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Meade LX90

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Posted by Daniel Johnson on May 26, 2003 14:00:19 UTC

Optically it is a fine scope. For planetary photography it will work. One drawback, compared with the LX200GPS series, is the lack of an electrical focuser as standard equipment, which makes focusing at high magnification a bit harder (but still possible), since your hand jiggles the scope when you tweak the manual focuser.. One can purchase electrical focusers as an add-on later (JMI makes one).
For deep-sky photography, the LX90 is marginal at best, with one exception: it will serve perfectly well for piggybacking a camera with lenses of up to 135mm, so long as you buy a polar wedge as an accessory. (No wedge is needed for planetary work, with the very short exposures involved.) The LX90 can be forced to do deep-sky photography, whereas the LX200GPS is specifically made with that purpose in mind. The LX200 has stronger fork arms and more precise gears, and is a better deep-sky photography scope. This is especially true of the 10-inch and larger scopes, which have a two-inch unobstructed light path, compared with the 1.5-inch path for the 8-inch scopes (both LX90 and LX200GPS). The more constricted light path leads to more vignetting of deep-sky photos, and it makes 2-inch eyepieces a waste of money on the 8-inch scopes. Still, there is less and less need for 2-inch eyepieces as premium 1.25-inch eyepieces improve each year.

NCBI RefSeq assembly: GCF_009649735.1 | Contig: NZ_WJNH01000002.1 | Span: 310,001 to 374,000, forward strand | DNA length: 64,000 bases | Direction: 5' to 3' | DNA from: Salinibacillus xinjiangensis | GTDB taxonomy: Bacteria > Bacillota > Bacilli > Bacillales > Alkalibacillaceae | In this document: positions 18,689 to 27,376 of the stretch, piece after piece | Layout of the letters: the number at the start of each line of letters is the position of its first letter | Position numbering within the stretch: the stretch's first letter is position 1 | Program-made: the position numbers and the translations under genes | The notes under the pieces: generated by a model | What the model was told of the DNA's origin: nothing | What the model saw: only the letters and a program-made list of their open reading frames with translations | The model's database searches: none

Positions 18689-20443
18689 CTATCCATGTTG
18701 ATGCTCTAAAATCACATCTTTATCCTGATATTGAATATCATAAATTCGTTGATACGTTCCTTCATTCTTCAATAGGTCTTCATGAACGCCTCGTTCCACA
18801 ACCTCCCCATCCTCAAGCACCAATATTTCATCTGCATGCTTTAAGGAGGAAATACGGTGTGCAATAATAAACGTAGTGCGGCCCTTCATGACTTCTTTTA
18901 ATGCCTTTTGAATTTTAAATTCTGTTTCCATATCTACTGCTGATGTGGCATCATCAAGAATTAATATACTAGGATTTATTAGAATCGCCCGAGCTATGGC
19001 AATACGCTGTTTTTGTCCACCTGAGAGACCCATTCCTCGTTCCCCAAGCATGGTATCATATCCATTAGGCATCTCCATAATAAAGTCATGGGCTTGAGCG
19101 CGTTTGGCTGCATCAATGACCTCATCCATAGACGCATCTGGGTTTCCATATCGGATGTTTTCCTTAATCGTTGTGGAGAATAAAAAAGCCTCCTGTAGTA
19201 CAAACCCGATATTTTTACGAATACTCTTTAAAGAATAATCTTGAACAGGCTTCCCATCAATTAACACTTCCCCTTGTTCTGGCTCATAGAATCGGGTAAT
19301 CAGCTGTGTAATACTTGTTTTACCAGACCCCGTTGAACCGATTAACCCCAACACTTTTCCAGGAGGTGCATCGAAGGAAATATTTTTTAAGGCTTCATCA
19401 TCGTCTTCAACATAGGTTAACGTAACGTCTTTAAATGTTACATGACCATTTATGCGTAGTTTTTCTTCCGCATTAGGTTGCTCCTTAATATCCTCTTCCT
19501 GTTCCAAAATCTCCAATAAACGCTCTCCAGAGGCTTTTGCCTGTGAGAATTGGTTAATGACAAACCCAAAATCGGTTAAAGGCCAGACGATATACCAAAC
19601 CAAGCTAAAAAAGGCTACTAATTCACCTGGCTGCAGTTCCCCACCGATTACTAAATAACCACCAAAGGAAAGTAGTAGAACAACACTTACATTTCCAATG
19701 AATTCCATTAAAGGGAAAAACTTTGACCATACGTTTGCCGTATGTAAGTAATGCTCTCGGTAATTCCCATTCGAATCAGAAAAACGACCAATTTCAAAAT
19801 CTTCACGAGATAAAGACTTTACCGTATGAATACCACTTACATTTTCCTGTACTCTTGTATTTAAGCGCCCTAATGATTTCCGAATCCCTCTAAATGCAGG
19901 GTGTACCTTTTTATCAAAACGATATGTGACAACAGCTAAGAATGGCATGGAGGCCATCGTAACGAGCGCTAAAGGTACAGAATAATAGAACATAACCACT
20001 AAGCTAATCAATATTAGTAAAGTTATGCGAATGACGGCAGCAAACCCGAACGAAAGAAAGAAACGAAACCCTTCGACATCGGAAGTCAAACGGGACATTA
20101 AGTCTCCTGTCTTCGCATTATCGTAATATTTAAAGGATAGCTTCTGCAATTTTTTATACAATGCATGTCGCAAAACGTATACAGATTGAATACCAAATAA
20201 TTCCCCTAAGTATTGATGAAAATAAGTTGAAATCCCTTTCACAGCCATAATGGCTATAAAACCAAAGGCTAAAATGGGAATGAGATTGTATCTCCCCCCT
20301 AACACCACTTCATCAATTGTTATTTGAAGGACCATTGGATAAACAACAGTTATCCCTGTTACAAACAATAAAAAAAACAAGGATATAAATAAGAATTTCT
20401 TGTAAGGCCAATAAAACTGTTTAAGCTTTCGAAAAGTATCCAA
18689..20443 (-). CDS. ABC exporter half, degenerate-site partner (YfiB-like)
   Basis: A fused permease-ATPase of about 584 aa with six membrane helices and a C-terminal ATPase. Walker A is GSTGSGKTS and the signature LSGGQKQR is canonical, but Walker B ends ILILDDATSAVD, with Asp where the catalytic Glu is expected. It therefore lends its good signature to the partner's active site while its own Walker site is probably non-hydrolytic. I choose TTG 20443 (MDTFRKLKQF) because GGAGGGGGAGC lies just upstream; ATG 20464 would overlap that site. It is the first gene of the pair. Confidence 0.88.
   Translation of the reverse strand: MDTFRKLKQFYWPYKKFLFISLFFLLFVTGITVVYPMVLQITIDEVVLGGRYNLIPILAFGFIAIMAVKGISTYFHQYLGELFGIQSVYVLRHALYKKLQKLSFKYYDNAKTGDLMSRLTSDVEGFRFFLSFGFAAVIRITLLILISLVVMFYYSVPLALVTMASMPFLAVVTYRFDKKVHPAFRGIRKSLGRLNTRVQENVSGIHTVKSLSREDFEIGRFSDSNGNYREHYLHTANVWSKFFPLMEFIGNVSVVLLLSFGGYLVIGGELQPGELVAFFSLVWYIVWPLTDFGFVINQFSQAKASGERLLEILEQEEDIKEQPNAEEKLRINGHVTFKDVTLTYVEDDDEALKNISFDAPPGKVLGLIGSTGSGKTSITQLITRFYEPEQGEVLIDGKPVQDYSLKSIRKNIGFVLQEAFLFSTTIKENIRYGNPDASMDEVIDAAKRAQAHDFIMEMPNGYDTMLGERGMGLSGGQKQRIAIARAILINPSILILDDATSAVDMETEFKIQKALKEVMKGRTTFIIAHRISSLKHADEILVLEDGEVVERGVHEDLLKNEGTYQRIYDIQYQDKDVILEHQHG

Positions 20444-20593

Electronically, the LX90 is OK--it uses the same basic electronics as the ETX-90, which I also own (in addition to my 10-inch LX200GPS). The Autostar requires a lot more scrolling through menus and is therefore slower to use than the Autostar II that comes with the LX200GPS. It will, however, find anything you'll want to see.
The cheapest way to get into planetary photography is to get a webcam and use Registax, a free software program. See the June 2003 issue of Sky&Telescope for details, including specific suggestions on which webcams to use. There's an article starting on page 117. It may no longer be on the news stands, but a trip to your library to photocopy the article will be worthwhile. I have found that Registax is vastly superion to Astrostack, a similar program mentioned in the same article.

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